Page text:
Jill Gallagher couldn’t remember who, exactly, had recommended she check out the brunch menu at Dreamland. “But whoever it is,” she posted on Facebook, “I’m not happy with you.” Let’s be clear, Gallagher is a fan of this new bar in Fremont. “Why did you not tell me to go sooner?” she continues. “Why did you not drag me out of bed and deposit me in one of their booths?”
Her joyful snark permeates Seattle Restaurant Support, the Facebook group Gallagher started in the decidedly less joyful early weeks of March, when fears of the encroaching coronavirus (not even an official pandemic yet) canceled droves of restaurant reservations across the city, and would-be diners wanted to help. The group’s mission has evolved with each new stage of bar and restaurant restrictions, but along the way, Seattle Restaurant Support became an indispensable grassroots resource, even on an internet crowded with pre-existing sources of information.
In those early days, membership “went from zero to several thousand very quickly,” says Gallagher. Now it hovers around 8,600; the page hosts multiple robust discussions each day, from an unsolicited shout-out to great gluten-free muffins (Frog Legs Cooking School in University Village) to a restaurateur seeking a template for the Covid symptom form diners completed at check-in, before this week's shutdown. Oh, and lots of requests for recommendations.
Of all the Facebook groups in the world, Gallagher has no idea why hers gained traction. It could be how little information existed in those uncertain early days. It might also be the unusual level of osmosis between restaurant fans and restaurant professionals. Seattle Restaurant Support evolved into an equal resource for diners looking for covered, heated patios and a chef querying how other restaurants will approach holiday menus. It’s a rare forum where these two groups can engage with each other, in a moment when we’re all groping for the right thing to do. The topical grab bag is also refreshingly democratic; unlike food media (yep, taking a hard look in the mirror over here), conversations often center on longstanding, under-buzzed neighborhood favorites.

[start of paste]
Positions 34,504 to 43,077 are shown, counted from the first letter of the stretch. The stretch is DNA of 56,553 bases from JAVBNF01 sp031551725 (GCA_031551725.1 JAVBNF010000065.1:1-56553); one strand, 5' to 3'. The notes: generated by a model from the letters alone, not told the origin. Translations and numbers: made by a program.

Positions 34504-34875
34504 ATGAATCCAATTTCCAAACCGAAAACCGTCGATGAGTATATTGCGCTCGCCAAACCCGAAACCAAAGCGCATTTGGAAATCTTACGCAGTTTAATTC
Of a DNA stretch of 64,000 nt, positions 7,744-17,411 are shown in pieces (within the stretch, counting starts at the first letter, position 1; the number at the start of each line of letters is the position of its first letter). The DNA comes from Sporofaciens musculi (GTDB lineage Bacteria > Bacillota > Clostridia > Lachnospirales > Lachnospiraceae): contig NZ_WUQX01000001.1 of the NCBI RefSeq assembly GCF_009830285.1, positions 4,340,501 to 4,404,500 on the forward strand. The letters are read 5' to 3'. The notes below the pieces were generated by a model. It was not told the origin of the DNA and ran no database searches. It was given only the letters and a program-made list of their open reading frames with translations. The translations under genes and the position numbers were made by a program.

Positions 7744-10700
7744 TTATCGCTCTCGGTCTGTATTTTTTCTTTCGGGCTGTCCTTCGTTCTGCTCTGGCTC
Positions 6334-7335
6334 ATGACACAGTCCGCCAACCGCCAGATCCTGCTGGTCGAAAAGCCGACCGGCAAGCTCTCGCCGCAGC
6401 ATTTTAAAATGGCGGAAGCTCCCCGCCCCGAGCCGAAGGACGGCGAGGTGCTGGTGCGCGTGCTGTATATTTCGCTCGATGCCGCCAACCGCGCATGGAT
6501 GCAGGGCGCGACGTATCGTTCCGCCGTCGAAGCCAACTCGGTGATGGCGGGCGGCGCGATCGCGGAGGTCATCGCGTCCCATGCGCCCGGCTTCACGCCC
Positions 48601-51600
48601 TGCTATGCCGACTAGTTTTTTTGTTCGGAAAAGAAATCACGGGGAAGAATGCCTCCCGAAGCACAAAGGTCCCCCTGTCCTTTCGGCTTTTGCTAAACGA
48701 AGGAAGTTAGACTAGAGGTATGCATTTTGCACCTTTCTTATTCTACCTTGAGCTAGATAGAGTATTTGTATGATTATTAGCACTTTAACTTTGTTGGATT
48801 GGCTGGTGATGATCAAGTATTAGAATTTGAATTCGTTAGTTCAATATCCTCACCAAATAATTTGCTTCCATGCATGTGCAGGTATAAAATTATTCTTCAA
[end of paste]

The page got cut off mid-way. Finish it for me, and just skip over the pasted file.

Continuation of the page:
Gallagher has no professional connection to restaurants—“I don’t fangirl over sports stars or musicians,” she says. “I fangirl hard over chefs.” Before Covid, she’d become immersed in Facebook auctions from her Queen Anne home, to support victims of the Australia bushfires and had raised more than $50,000. “This is a way for me to jump back in there and feel useful again.”
She spends several hours a day moderating, with input from a six-person sounding board with varying perspectives, dubbed the Intrepid Masticators. Gallagher’s professional background in staffing and behavioral interviewing proves handy to foster conversation. If someone raves about a restaurant without disclosing they’re an owner, she politely requests transparency; when a chef mentions a new special or popup, she’ll hop in the comments to press for more details. An unshy native New Yorker, she drops the “delete post” hammer unflinchingly on topics that stray outside the group’s mission: Support restaurants (no other types of businesses) in Seattle (the city proper).
Mostly, snark aside, she keeps the group truly supportive. “This is not a place for somebody to say, ‘Well, I had bad service there once.” In other words, it’s not Yelp. That particular platform provokes strong feelings among restaurant owners in the group. “It’s like Voldemort,” says Gallagher. “People don’t love it.”